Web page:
What the study found is that cars that are five years old or newer primarily had issues with flat tires, keys and fuel. Cliff Ruud, director of Automotive Solutions for AAA, credits these issues to some characteristics of newer vehicles. He notes that tire issues come up because of the proliferation of low-profile tires, which are more vulnerable to damage, and the gradual disappearance of spare tires. With regard to keys, he explains that leaving keys to a vehicle with keyless entry and start in close proximity to the car can drain the battery. The organization also reports that they have received assistance requests involving people locked out of these cars with the engine still running.
With fuel, it seems that some drivers are not using the range information many cars provide in the way the manufacturer expected. Ali said AAA conducted a survey that revealed that many drivers put off refueling even after seeing low-fuel warnings.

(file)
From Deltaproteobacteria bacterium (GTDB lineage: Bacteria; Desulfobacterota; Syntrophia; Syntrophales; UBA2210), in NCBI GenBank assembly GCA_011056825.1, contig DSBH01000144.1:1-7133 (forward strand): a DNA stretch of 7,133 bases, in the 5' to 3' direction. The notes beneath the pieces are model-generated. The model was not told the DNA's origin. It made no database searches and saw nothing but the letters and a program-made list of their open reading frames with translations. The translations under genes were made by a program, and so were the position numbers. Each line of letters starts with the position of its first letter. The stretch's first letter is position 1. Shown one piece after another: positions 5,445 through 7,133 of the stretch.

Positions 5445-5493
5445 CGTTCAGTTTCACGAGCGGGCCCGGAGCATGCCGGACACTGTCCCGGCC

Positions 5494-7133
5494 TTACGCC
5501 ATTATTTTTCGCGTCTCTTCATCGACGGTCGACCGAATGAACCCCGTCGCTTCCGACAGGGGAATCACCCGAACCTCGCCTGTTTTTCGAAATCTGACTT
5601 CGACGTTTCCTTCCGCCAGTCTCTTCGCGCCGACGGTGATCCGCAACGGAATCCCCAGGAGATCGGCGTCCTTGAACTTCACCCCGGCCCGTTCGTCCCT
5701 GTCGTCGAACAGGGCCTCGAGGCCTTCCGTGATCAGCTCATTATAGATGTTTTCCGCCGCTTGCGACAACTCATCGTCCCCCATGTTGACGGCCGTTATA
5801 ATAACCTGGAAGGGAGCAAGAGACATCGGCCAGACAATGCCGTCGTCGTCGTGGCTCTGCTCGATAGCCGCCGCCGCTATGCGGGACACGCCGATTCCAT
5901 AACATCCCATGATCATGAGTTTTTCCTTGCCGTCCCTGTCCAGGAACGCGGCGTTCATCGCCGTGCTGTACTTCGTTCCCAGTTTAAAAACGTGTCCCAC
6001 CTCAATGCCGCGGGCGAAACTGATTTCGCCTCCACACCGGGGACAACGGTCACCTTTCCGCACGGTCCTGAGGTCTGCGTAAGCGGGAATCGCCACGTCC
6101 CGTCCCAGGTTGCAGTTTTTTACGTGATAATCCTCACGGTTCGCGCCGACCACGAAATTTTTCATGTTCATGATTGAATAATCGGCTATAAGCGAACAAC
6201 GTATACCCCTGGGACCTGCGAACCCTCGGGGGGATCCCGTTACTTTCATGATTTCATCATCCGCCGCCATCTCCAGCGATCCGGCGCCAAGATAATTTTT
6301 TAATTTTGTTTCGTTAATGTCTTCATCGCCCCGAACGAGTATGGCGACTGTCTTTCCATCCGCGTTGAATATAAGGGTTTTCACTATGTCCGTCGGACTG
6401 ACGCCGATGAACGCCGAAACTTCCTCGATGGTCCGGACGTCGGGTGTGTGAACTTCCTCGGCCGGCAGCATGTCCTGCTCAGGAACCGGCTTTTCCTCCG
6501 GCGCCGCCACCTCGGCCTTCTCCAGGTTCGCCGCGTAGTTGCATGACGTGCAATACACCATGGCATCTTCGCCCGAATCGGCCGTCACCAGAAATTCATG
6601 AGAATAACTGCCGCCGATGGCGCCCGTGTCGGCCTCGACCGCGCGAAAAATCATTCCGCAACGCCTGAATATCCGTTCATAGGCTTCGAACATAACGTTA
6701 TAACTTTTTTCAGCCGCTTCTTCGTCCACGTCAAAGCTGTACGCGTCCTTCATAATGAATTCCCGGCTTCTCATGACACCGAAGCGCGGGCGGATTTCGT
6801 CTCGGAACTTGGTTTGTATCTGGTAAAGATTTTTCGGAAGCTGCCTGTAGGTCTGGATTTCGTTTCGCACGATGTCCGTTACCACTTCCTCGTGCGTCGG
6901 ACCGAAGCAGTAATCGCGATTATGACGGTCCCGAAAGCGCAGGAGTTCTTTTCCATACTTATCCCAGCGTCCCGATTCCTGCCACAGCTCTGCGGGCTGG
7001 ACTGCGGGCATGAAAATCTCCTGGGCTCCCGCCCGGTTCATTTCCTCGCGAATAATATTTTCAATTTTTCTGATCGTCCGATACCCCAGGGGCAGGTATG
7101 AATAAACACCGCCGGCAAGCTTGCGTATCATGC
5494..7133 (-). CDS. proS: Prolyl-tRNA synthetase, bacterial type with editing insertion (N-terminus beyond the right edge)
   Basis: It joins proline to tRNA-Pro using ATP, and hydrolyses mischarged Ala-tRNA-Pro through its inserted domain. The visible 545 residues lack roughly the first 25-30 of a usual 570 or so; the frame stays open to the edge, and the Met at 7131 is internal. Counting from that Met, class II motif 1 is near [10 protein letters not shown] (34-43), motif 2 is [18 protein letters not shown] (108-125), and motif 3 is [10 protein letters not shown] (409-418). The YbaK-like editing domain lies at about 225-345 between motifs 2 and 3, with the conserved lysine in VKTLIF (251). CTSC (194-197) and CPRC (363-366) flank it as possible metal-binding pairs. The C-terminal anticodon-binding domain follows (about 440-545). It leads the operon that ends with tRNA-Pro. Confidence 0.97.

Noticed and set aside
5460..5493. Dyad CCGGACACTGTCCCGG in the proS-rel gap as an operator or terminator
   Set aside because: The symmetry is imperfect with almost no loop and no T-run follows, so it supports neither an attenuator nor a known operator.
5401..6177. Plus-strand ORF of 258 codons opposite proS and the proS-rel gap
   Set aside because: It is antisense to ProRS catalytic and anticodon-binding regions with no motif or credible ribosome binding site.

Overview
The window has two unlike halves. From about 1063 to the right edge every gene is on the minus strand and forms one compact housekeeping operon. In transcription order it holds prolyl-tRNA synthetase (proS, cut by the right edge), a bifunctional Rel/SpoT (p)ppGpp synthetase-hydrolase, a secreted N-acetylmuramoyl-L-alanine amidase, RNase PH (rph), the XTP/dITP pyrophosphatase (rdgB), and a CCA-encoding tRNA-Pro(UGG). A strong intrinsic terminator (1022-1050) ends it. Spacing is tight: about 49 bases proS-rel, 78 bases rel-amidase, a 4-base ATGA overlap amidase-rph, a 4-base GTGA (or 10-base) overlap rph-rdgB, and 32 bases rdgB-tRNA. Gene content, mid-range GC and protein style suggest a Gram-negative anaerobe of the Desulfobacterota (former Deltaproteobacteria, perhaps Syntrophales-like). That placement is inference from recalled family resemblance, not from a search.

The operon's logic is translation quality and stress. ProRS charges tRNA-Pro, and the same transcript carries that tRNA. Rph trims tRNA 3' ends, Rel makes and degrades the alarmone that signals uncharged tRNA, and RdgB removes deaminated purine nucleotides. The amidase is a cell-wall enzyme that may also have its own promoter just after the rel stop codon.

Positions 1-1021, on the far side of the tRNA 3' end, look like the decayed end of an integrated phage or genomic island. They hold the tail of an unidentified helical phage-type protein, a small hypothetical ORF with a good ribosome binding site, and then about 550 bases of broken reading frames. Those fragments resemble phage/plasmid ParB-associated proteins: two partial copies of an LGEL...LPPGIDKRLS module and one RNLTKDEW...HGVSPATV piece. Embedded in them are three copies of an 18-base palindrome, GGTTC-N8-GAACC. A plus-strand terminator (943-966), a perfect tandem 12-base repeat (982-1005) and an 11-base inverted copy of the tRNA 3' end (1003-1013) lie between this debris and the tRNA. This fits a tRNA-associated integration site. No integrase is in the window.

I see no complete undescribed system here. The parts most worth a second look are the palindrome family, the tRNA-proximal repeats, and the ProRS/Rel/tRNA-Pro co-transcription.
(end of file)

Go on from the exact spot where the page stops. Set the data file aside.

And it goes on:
For cars between six and ten years old, the AAA study found that most issues were battery related. The organization attributes this issue to batteries simply wearing out and recommends checking the health of the battery towards the end of its three to five year life.
To avoid these situations, AAA offers some common sense tips: Be aware of whether a vehicle has or offers a spare tire, keep an eye on your tires, and be mindful of where your keys are. We would also add that refueling your car with range to spare is a smart idea.